Migraine is a complex condition that has been recognized for more than 4000 years. Hippocrates, in 400 BC, described the visual aura of migraine preceding headache as “a shining light, usually in the right eye, followed by violent pain in the temple that eventually reaches the head and neck area.”
It is a collection of different types of symptoms, and the diagnosis is made based upon some characteristic features. According to the International Headache Society, this type of headache has some associated features. Let’s look at some of these features by answering the following questions (also look at the table):
Is your headache on one side of your head (unilateral)?
Is your headache throbbing in nature?
Is your headache aggravated by any type of movement? Do you prefer to lie still rather than walk around to get a breath of fresh air?
Is your headache moderate to severe in intensity?
If you answered yes to at least 2 of the questions above, then you likely have migraine headache. There are 2 more questions that can help to solidify the diagnosis:
- Do you have nausea and/or vomiting with your headache?
- Are you sensitive to light or sound, such that you want to lie down in a dark, quiet place?
What we have described above is known as migraine without aura. This is the most common type of migraine. The 2nd most important type of migraine is migraine with aura.
Aura (derived from the Greek word aura, which means breath or gentle breeze) refers to neurologic symptoms that develop slowly prior to the headache. Because aura is such a classic migraine phenomenon, its presence is nearly always diagnostic of this condition. However, only about one in eight people affected with migraine ever experiences an aura. Auras can be visual, auditory, olfactory (sense of smell), and sensory, and they can affect the patient’s speech.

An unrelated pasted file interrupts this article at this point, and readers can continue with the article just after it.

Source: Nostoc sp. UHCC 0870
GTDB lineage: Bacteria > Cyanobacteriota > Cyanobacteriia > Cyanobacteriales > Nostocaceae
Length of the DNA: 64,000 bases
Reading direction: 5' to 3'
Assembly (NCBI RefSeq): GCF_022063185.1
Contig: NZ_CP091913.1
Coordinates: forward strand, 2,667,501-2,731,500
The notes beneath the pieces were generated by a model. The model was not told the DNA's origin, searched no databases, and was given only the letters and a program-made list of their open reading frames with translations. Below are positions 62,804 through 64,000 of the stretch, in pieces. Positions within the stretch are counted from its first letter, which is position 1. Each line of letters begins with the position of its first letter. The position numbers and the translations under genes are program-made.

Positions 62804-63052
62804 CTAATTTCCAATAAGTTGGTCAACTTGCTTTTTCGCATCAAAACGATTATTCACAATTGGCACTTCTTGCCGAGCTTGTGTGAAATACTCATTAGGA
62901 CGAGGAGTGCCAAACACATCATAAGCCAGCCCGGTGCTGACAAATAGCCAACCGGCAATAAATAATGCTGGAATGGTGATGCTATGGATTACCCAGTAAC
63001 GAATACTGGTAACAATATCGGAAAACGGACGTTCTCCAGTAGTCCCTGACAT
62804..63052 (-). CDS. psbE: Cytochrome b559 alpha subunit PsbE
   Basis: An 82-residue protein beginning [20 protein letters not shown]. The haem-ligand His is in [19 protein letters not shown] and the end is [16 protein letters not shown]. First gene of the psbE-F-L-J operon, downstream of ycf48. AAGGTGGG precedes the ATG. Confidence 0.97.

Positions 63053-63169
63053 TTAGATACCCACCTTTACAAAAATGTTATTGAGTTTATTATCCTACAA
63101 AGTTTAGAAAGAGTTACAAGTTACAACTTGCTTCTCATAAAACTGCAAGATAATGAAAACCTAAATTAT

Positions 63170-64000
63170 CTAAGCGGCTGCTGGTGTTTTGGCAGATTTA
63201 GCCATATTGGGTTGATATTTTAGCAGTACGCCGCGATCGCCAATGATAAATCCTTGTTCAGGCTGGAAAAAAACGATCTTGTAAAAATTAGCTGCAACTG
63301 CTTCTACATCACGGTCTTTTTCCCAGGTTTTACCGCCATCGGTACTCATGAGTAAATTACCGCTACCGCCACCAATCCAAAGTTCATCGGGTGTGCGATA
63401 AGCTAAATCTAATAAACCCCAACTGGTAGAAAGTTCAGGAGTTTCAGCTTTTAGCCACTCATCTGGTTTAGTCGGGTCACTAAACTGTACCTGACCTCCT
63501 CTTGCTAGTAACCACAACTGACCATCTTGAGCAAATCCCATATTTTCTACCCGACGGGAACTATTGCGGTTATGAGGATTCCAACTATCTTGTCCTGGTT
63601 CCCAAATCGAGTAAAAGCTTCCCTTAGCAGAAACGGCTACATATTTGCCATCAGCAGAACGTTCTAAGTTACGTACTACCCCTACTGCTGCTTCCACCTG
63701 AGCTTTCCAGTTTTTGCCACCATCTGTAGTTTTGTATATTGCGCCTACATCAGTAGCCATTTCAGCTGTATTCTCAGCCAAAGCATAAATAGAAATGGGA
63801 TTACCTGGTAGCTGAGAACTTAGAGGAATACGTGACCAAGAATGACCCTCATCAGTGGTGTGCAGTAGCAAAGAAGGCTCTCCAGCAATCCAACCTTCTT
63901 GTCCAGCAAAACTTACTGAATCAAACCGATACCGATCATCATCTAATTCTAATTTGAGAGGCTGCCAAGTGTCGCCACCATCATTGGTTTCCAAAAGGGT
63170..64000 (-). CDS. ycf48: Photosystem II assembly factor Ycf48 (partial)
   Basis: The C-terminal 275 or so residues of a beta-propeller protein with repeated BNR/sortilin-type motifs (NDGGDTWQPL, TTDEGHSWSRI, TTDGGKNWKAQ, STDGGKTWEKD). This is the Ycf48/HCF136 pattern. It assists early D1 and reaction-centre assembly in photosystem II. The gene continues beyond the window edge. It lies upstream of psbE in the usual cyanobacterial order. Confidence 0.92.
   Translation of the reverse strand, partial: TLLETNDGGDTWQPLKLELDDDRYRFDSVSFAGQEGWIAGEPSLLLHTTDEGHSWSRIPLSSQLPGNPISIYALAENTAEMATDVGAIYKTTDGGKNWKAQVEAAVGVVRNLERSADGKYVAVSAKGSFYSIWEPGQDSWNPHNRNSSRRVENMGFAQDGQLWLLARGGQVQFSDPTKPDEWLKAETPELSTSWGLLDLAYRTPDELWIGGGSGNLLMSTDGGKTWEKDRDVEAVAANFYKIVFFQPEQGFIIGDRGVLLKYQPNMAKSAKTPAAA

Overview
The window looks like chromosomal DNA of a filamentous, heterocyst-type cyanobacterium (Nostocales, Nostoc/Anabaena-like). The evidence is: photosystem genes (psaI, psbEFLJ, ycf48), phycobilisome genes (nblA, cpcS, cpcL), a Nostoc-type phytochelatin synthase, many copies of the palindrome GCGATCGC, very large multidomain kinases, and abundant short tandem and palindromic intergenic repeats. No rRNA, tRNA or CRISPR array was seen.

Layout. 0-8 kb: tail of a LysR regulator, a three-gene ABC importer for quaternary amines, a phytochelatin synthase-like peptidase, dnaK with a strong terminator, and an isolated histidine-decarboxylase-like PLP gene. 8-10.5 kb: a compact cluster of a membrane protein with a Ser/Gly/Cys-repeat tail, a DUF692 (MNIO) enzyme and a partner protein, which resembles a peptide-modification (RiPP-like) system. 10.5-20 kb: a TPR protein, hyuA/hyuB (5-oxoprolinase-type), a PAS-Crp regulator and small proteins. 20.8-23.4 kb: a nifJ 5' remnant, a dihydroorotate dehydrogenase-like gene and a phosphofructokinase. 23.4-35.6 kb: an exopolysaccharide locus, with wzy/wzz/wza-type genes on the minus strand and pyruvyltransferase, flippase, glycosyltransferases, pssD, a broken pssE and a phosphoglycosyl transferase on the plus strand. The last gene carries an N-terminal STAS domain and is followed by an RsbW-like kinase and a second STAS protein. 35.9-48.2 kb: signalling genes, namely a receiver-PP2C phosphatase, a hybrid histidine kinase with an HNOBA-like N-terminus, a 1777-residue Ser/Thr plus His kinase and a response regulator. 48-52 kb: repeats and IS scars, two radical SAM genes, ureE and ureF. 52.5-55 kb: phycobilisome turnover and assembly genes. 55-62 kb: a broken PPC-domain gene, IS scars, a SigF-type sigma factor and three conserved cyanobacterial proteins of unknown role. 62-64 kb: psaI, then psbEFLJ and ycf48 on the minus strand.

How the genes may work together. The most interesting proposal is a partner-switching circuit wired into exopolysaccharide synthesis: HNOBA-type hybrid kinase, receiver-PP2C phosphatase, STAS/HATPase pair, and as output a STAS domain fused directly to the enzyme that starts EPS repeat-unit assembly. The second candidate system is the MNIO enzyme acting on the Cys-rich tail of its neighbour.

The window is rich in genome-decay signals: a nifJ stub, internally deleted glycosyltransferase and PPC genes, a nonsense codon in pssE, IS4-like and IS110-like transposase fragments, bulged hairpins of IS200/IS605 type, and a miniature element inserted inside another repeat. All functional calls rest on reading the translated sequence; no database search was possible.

Besides these two types of migraine, there are other, less common types:
- Hemiplegic migraine
- Retinal migraine (also known as Ophthalmic migraine)
- Basilar artery migraine
- Abdominal migraine
- Any substance can be a potential trigger in susceptible individuals.
- MSG masquerades as many different things, so read the ingredients carefully.
- Most of the triggers can be cured using alternative strategies such as acupuncture, NAET, and homeopathy.
- Controlling or avoiding your triggers will help to lessen the burden of suffering from migraines.
People affected by migraine have a sensitive brain, and this sensitivity can be triggered by substances in the external and internal environment, which create an enhanced response of the brain to these stimuli. However, in some cases, the response is not to a specific stimulus, but is a general over-excitation that exceeds the tolerance of an individual’s body chemistry. In other words, the migraineur has increased sensitivity to both the quality and the quantity of sensory stimulation.
Simply put, a trigger is a factor that increases the probability of a migraine attack. It activates the mechanism in the brain that causes migraine. Unfortunately, you may not always realize what is setting off your headache. Triggers vary from person to person and from headache to headache. It is also possible that a specific trigger may lose its effectiveness as you grow older. Triggers do not cause headaches. They merely cause the sensitive brain to react a certain way, which leads to the headache. The exact mechanism by which the triggers cause headaches is not known.
There are certain caveats when it comes to triggers. A substance that triggers the brain of one patient may not cause any reaction in another patient. In other words, not everyone has the same triggers. Therefore, a list of potential triggers is worthwhile only as a starting point to see if a particular item may be a trigger for you. You have to make a list of triggers that cause your headaches.
Some of the more well-known triggers are: